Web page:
Cloover wants to speed solar adoption by helping installers finance new sales

Cloover Wants To Speed Solar Adoption By Helping Installers Finance New Sales

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Solar panels practically sold themselves in Europe after Russia’s invasion of Ukraine sent electricity prices skyrocketing. Now, as prices have begun to fall, solar installers have found themselves spending more on marketing to attract customers.

One proven way to win more business has been to offer financing. But small operations usually don’t have the resources to underwrite new installations, which cost tens of thousands of euros each, forcing customers to head to the bank. Problem is, many customers switch installers “because on the way to the bank, they get contacted by five other providers,” Jodok Betschart, co-founder and co-CEO of Cloover, told TechCrunch.

To Betschart and his co-founders, Peder Broms and Valentin Gönczy, the answer wasn’t just better project-bidding software, but the addition of financing to help small installers provide loans themselves. “In one conversation, installers get a real-time underwriting and credit decision,” Betschart said.

Their startup, Europe-based Cloover, has developed software that ingests customer data to assess not only their ability to repay a loan, but also how much money they spend on energy. In many cases, a monthly payment for solar panels will be less than what someone pays for their electric bill.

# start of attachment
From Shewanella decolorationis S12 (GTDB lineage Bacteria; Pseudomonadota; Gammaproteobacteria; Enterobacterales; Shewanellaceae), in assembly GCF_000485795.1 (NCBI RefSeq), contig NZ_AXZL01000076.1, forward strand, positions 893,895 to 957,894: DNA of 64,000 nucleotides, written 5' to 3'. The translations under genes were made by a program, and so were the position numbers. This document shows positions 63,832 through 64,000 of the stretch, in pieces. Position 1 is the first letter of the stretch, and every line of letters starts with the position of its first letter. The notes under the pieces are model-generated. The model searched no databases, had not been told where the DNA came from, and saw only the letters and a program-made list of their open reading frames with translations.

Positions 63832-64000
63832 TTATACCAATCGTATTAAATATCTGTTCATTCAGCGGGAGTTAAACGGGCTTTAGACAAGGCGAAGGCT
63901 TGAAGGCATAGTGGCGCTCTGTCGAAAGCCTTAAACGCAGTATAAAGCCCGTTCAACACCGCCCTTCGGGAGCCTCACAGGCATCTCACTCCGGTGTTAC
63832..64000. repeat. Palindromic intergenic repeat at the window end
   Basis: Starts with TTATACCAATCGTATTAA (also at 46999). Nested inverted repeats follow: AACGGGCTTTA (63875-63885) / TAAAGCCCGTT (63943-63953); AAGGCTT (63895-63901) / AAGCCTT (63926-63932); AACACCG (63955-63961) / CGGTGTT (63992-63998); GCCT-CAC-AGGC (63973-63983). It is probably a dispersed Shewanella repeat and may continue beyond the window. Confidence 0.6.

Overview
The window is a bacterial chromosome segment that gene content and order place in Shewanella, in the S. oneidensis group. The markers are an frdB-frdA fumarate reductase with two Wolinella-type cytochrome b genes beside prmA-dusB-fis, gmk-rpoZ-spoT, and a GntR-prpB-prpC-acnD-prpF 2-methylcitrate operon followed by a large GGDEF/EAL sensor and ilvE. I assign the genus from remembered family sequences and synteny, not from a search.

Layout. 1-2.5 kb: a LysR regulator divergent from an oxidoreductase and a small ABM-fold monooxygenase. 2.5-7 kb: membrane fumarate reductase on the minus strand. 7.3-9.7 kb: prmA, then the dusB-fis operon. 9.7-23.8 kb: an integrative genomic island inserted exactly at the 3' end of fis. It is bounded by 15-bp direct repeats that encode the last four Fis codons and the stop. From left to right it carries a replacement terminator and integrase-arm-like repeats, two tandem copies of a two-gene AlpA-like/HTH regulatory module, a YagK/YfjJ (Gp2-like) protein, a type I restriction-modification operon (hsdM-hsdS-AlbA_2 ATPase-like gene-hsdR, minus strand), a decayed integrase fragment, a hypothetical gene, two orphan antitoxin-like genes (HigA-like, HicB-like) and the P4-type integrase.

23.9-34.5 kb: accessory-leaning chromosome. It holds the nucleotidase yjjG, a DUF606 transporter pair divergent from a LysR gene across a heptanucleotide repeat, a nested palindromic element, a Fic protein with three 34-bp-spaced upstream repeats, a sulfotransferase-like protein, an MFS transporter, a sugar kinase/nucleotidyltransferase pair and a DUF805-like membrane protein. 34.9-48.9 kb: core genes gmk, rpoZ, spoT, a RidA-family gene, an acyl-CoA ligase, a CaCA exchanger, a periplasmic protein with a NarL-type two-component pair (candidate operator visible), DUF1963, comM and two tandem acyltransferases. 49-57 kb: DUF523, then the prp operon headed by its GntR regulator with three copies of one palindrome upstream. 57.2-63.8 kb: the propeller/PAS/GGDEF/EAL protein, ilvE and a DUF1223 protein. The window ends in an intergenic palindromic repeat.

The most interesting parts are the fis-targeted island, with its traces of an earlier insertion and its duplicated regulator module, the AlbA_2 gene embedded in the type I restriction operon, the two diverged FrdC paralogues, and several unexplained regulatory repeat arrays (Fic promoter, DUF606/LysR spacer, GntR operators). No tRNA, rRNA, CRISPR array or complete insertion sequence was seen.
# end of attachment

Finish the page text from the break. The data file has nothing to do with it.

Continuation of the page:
“But a bank doesn’t really integrate these energy savings into their models,” Betschart said. “Many times, we can enable financing where a normal bank said they cannot do it.”

To underwrite those loans, Cloover recently raised $108.5 million in debt alongside a $5.5 million seed round led by Lowercarbon Capital with participation from 9900 Capital and QED’s Fontes, the company exclusively told TechCrunch. The startup will own the loans in a special-purpose vehicle that’s financed through senior debt providers, and it will cover a small portion of them via equity, Betschart said.

The company charges installers a transaction fee for each loan they originate, and it also claims a percentage of each loan payment. When Cloover rolls out software later this year to allow homeowners to use their batteries to sell electrons to the grid, it’ll also take a cut.

Cloover will use the funding to hire sales and customer success teams to train installers on how to use financing for energy upgrades, Betschart said. Today, the company is working with about 200 installers, though he added that there are thousands more who might be able to use its service. 

Giving small installers access to financing should help speed the adoption of climate-friendly technologies, Betschart said. 

“Eighty-five percent of all the renewable energy installations of solar energy storage, heat pumps, energy management systems, and so on, they’re done through local and SMB installers,” he said. Big companies already have sophisticated platforms to assess customers’ financial capacities, he added. “The only way to achieve the energy transition is by offering exactly the same optionality to SMB installers.”


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